Start reading your test logs and making adjustments. Build larger and more complex suites. Learn the maintenance cost curve of your tests. Improve your framework to better suit your needs. Improve your process to better streamline your AQA. Improve your reporting for easier debugging of your tests and for better bug reports.


Tools for integration tests are many and various. The only real requirement you need is the ability to query an API or database, which basically everything can do these days (including your light bulbs). That said, not everything that can use an API makes a good testing tool.

Below are all ones I have personal experience with, but if they don't meet your personal flavor do some searching and find one that does. Generally speaking I advocate for choosing a test framework that is of a similar programming paradigm as your project - EG if your project is written in Java or C#, use a Java or C#-based testing tool.

Postman (GUI)

Postman is a favorite of mine for getting AQA off the ground at any organization. It’s a very simple GUI based tool that can make simple REST requests and do simple response verification. With a bit of structuring and the Newman extension, it can even be run headless.

Postman is fantastic for answering that first, basic question, ‘Is AQA worth it for us?’ With its simple GUI, it shouldn't take much more than a day for any Developer or QA resource to get some basic tests up and humming. It’s easy to then build on that momentum and realize how quickly you can build suites of tests that can be run auto-magically on-demand - and that kind of power garners attention - and a budget.

RESTAssured (Driver)

Back in mid-2015, I did an analysis on RESTAssured for a company project. It was... not good. It’s come a long way since those days, and I now very much recommend it.

RESTAssured is a Java library that allows simple ‘given-when-then’ syntax to be applied to API tests. It provides a wealth of methods for interacting with APIs that streamline the process immensely. It’s commonly paired with a Java testing framework, typically TestNG or Cucumber, to drive the actual tests.

TestNG (Harness)

TestNG is a common test harness for any Java-based testing. It uses Java Reflection library to run your tests in a tidy order. The only drawback here is you’ll need to learn how to structure your tests in a TestNG compatible fashion. It’s not structured the same as a standard Java program and there are a lot of special functions and overrides to change how your tests execute. It works, however, and it’s internally consistent once you dig into the documentation a bit.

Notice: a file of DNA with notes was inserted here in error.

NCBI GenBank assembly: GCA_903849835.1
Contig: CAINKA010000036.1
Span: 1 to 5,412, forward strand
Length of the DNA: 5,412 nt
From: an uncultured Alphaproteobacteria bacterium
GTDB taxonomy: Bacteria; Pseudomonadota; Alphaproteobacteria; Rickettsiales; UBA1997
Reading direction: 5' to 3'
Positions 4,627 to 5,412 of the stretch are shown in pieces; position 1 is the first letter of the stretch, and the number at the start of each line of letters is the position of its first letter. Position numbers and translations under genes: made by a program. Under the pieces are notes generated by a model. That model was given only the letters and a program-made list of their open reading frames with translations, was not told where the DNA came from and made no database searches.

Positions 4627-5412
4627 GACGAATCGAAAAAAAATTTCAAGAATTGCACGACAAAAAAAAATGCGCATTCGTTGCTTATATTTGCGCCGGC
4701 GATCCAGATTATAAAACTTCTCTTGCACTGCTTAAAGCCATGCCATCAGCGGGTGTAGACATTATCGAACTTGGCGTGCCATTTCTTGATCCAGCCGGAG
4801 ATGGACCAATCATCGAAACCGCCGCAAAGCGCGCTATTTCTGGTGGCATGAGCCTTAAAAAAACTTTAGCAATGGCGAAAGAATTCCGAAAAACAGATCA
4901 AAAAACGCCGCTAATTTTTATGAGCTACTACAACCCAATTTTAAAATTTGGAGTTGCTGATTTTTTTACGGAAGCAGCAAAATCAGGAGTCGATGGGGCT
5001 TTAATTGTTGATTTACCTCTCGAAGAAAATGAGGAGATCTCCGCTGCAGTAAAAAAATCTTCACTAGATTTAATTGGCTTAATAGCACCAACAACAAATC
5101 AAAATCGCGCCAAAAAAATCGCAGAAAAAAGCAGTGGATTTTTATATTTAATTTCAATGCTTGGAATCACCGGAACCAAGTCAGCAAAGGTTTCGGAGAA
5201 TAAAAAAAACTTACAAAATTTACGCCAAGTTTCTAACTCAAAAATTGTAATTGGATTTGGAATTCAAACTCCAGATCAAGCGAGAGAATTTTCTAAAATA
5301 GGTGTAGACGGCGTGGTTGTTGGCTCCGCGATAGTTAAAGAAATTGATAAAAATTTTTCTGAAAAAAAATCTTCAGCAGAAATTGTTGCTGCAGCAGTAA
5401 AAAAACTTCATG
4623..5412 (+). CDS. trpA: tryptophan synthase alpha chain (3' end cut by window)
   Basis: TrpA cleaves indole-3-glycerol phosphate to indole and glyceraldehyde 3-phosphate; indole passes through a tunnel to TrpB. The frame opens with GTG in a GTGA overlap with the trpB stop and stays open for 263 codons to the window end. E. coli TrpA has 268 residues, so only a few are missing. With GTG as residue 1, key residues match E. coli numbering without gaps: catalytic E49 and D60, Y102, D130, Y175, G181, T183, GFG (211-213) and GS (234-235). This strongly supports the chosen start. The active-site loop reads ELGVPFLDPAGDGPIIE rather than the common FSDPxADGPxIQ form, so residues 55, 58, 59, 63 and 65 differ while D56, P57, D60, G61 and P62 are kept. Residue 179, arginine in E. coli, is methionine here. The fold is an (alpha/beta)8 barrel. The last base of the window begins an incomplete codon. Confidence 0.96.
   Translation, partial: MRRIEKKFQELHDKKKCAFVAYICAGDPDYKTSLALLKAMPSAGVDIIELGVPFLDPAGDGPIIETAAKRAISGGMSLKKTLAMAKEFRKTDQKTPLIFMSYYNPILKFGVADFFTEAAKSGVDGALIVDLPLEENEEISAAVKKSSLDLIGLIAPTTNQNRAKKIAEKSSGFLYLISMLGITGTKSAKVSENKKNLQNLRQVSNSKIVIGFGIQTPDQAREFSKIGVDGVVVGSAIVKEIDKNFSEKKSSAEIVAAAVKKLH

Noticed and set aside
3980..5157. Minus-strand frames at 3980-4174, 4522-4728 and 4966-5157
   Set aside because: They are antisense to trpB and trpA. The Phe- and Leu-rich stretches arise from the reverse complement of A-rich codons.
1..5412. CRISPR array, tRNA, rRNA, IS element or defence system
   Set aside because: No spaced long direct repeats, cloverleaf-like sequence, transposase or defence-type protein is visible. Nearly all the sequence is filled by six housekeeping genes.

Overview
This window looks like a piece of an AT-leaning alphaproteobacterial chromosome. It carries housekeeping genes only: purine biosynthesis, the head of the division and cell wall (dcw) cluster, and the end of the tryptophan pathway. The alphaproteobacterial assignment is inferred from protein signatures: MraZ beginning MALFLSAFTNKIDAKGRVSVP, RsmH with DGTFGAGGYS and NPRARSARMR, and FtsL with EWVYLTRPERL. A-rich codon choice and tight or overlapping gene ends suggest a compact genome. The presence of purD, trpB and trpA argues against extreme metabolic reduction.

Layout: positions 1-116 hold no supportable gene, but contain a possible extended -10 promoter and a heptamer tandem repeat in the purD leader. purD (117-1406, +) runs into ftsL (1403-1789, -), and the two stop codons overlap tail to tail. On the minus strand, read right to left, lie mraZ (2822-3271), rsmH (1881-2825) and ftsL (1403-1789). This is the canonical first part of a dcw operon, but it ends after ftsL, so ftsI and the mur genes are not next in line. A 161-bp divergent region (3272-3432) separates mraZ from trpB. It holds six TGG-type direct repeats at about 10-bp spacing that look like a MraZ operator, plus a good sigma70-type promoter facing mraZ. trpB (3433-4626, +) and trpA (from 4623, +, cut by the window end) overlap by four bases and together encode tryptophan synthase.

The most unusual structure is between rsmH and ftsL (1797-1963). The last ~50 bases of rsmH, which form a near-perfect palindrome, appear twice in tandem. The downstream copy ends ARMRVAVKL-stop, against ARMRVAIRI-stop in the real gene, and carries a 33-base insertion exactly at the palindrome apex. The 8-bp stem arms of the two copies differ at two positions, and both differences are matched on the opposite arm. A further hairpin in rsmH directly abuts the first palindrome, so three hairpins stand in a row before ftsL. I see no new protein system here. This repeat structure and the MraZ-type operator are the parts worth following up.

Robot (Driver and Harness)

Robot is a relatively new kid on the block compared to the Java-based frameworks. It is written in Python and uses a Gherkin-style syntax to drive your tests. Python being Python, your tests are quite succinct, well structured, and easy on the eyes. At the time of this writing I don't have any professional experience, but I’ve done some tutorials and it’s pretty easy to get into. The only drawback is there are far more Java developers in the world then Python - and odds are your project code is writing in Java or something more similar to Java (C#) then Python, meaning it’ll be harder to steal or cross-train existing resources.

SoapUI (GUI)

As the name suggests, SoapUI specializes in SOAP APIs. SoapUI can do REST APIs as well, but you really don't want it to. SoapUI is a rather clunky UI based testing tool (which is slightly less clunky in the paid pro version). In all honesty, avoid it as much as possible. It’s a pretty terrible tool. But, it's basically the only tool that can handle SOAP APIs, so if that’s what you need, then here you are.

Fiddler (GUI)